Doctrine and Poetry writing; secular learning is as nothing compared with spiritual learning.3 Yet Augustine does not simply reject poetry; he main tains for it an important, if subsidiary, place in his scheme of culture. The proper relation between Scripture and secular letters is established by Augustine in the De doctrina by reference to an allegorical interpretation of the Old Testament story of the departure of the Israelites from Egypt. According to this account the Israelites, when they departed from Egypt, took with them a small treasure of silver and gold but left behind pagan idols. In this, St. Augustine, following exegetical tradition, saw more than mere history. The idols and the treasure symbolize two aspects of “human learning”: the idols symbolize “lying and superstitious fictions, which the Christian ought to avoid and abominate”; the gold and silver taken by the Israelites symbolize “whatever human learning is useful and is gathered in pagan books.” 4 The actions of the Israelites, thus interpreted, inculcate a lesson in the proper handling of pagan and human learning: the Christian should not ignore such learning but should use what of it is valuable for his purposes, discarding what is false. At the same time the Christian must be guided by his awareness that human learning is merely ancillary to scriptural learning, for, as Augustine proceeds with his interpretation, the treasure taken out of Egypt, i.e., human learning, was as nothing compared to the treasure amassed in Jerusalem by the time of Solomon, this treasure symbolizing, “the knowledge gained from Scripture.” Human learning is thus but a
Poetic Theory in De doctrina bare beginning for the Christian, a humble servant to scriptural learning. However limiting, Augustine’s attitude toward pagan culture is quite humane. To be sure, in his Confessions he exercises his unsentimental wit at the expense of his youthful, bathetic reading of Dido’s death, and in the fourth book of the De doctrina he rather contemptuously disavows any intention of writing a secular rhetoric: Augustine, bound on his single-minded journey, is will ing, if need be, to stop his ears completely to the literature he had “learned and taught in the public schools,” 8 but he is equally prepared to listen to any poem that proves useful for his journey. Believing that the highest aim of the Christian writer is to explain the Bible, Augustine is not driven by zeal to an outright condemnation of secular letters. To say that the study of eloquence is subsidiary to the reading and expounding of Scripture is not to deny its importance for civilized and educated man: “Let us learn without pride whatever may be learned from man.” 6 The question for Augustine is not a simple choice between the good and the bad. The Bible is fundamental, not exclusive, not the denial but the model of all that is highly serious in human writing. Not only in his interpretation of the Flight from Egypt, but elsewhere in the De doctrina, Augustine strongly de fends the study of pagan letters where they are of value for understanding Scripture. “We ought not,” he says, “to cease to learn letters because pagans asserted Mer cury to be their discoverer. . . . Indeed anyone who is a good, true Christian, wherever he discovers the truth,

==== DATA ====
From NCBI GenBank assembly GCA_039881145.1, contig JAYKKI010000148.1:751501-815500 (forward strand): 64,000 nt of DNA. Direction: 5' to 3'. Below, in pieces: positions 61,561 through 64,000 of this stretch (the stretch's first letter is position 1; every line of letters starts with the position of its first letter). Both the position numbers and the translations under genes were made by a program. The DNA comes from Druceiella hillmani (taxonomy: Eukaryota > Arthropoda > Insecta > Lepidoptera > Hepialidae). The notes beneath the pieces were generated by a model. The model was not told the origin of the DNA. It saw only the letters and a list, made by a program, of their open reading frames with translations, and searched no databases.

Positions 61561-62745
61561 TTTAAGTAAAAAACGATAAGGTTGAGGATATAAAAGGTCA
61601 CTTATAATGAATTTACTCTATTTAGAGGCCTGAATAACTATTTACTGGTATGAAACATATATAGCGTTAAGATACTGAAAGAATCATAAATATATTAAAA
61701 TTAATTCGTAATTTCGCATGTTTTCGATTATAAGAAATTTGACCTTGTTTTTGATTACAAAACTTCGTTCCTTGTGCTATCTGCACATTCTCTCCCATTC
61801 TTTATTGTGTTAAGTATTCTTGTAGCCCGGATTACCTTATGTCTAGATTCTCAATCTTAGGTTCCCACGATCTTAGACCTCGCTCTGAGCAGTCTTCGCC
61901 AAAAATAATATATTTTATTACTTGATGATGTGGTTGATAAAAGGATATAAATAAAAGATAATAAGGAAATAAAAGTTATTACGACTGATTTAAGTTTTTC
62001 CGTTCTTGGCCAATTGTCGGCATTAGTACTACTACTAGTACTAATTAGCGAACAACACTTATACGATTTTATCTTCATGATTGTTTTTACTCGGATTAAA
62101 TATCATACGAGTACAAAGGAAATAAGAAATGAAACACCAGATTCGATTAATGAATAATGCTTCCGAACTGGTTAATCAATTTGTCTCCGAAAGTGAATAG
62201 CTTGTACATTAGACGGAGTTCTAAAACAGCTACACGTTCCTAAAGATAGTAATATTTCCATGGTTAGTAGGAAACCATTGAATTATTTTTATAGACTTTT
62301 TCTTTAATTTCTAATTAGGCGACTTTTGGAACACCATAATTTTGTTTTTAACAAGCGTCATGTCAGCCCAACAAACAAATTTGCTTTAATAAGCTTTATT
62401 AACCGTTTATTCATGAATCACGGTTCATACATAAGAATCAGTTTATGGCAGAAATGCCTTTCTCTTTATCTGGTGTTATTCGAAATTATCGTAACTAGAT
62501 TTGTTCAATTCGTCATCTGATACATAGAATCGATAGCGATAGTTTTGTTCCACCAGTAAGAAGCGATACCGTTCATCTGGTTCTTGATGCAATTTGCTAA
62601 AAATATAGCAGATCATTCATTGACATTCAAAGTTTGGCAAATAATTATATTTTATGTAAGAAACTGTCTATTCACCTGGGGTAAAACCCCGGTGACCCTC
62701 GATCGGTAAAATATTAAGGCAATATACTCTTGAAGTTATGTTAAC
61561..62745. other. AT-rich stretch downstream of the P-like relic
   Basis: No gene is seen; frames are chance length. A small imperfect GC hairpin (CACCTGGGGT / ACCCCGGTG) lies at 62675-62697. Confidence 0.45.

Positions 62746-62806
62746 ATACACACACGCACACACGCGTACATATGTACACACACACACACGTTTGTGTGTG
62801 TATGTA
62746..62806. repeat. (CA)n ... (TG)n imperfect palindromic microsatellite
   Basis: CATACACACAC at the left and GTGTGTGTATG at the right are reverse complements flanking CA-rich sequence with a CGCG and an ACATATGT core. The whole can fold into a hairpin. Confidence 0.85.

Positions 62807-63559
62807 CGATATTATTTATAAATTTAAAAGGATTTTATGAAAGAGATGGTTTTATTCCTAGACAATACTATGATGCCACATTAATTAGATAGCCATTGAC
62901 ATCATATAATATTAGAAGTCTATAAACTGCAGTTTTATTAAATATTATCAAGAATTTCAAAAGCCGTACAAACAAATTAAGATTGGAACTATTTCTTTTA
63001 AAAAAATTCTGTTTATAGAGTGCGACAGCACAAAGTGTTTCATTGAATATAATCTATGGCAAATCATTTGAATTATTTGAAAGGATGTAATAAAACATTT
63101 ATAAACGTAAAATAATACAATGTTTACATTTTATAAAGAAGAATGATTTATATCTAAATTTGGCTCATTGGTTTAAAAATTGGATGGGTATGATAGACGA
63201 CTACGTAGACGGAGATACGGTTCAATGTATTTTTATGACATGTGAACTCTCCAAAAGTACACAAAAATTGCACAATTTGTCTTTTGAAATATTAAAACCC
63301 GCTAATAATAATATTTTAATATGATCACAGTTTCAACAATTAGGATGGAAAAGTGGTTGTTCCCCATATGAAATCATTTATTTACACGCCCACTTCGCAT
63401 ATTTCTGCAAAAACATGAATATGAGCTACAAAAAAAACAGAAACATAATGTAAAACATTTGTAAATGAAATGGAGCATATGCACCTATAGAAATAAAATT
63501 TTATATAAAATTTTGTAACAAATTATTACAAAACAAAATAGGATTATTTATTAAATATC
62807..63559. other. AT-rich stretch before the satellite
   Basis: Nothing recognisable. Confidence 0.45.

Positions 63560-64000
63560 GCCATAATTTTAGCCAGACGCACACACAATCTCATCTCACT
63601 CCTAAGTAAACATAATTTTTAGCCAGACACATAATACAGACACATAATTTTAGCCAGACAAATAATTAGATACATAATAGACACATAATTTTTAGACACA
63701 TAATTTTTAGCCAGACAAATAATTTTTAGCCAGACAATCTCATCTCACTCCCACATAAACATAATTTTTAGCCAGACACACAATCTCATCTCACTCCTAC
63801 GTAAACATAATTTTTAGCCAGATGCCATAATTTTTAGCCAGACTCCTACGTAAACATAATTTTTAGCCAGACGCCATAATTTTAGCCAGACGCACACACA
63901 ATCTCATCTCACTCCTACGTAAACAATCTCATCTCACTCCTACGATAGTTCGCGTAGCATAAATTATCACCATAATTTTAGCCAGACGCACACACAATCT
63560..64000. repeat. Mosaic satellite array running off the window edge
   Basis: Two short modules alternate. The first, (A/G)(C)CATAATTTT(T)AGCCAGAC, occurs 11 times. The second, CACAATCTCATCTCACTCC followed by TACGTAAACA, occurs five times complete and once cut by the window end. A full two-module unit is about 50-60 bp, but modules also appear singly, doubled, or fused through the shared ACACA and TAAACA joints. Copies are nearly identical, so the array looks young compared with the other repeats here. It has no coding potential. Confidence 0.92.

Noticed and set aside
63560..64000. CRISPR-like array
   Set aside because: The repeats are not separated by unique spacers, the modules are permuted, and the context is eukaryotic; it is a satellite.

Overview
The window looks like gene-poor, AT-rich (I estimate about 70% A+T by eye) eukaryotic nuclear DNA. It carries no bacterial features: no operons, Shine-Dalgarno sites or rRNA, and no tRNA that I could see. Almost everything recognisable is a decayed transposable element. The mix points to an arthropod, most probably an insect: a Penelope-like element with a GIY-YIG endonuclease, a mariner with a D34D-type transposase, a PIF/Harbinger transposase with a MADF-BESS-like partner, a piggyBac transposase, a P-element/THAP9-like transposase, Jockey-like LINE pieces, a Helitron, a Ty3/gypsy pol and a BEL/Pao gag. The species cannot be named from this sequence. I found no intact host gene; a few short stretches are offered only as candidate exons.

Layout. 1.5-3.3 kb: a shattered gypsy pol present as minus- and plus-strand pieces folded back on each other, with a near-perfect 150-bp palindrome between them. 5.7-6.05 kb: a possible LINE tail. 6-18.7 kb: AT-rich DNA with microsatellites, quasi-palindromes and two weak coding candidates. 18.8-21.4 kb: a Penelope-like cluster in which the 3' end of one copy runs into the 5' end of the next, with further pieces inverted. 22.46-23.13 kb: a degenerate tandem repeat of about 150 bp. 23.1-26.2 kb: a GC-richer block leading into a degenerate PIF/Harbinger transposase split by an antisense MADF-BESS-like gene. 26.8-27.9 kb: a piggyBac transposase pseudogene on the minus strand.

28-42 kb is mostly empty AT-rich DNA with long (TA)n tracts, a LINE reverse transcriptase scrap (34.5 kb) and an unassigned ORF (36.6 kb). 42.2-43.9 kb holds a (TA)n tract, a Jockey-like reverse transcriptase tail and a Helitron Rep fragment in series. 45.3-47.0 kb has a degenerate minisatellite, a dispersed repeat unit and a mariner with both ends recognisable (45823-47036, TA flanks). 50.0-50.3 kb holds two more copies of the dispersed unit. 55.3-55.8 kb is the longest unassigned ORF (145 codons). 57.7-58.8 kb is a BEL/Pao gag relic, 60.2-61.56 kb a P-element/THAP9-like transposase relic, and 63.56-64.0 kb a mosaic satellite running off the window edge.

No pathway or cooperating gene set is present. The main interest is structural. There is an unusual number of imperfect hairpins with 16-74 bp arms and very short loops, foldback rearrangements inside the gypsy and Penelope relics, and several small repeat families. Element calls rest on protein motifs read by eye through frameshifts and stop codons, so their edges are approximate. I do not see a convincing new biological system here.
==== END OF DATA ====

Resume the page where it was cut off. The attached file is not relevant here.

Doctrine and Poetry will know that it belongs to his Master.” 7 The rules of true eloquence are divinely ordained and “are none the less true although they may be used to persuade of the false; but because they can also be used to persuade of the good, the faculty itself is not guilty, but the evil perversity of the one misusing it.” 8 This distinction between an object and the use to which the object is put is central to the argument of the D e doctrina, which begins, in fact, with Augustine’s bril liant distinction between the use and the enjoyment of an object. By means of this distinction he attempts to reconcile the idea of God with the fact of evil. He begins with two assumptions: that God is good and that God created all things. Since created objects cannot be in themselves evil, evil pertains only to the use and enjoy ment of the objects of creation, not to the objects them selves. The end of man is happiness; the objects of crea tion, which are neutral, cannot themselves give happiness since God is the only source of joy. It follows that the ob jects of creation cannot be enjoyed for themselves but that they can be used toward the end of enjoying God. Such use of the objects of creation is alone proper, so that to use them for any other end than the enjoyment of God is not use but abuse. To attempt to enjoy what may only be used is to be involved in contradiction; and to believe that one may enjoy any earthly object for itself is folly. Augustine concludes with a memorable picture of the pilgrimage of mans life inexorably ruled by the consequences of choice between the true use and false use (abuse) of earthly goods:
Poetic Theory in De doctrina To enjoy is to cling in love to something for itself. To use, however, is to relate what is used to obtaining what you love, provided that ought to be loved. (F o r wrongful use should properly be called wasting or abuse.) Wherefore, if we are pilgrims who cannot live happily except in our native land, if desiring in this pilgrimage to use our wretched goods and to end our wretchedness, we wish to return to the native land, it is necessary that we be able to attain to the native land, which is to be enjoyed, by means of the vehicles of land and sea, which are to be used; but if the sweetness of the journey and the very pleasure in the vehicles should delight us, so that diverted to enjoying those things which we ought to use, we do not desire hastily to finish the journey, involved in perverse temptation, we lose our citizenship in the native land, the de light of which should make us blessed: thus in the life of this mortality, being pilgrims from the Lord, if we wish to return to the native land, where we may be blessed, we must use this world, we must not enjoy it.9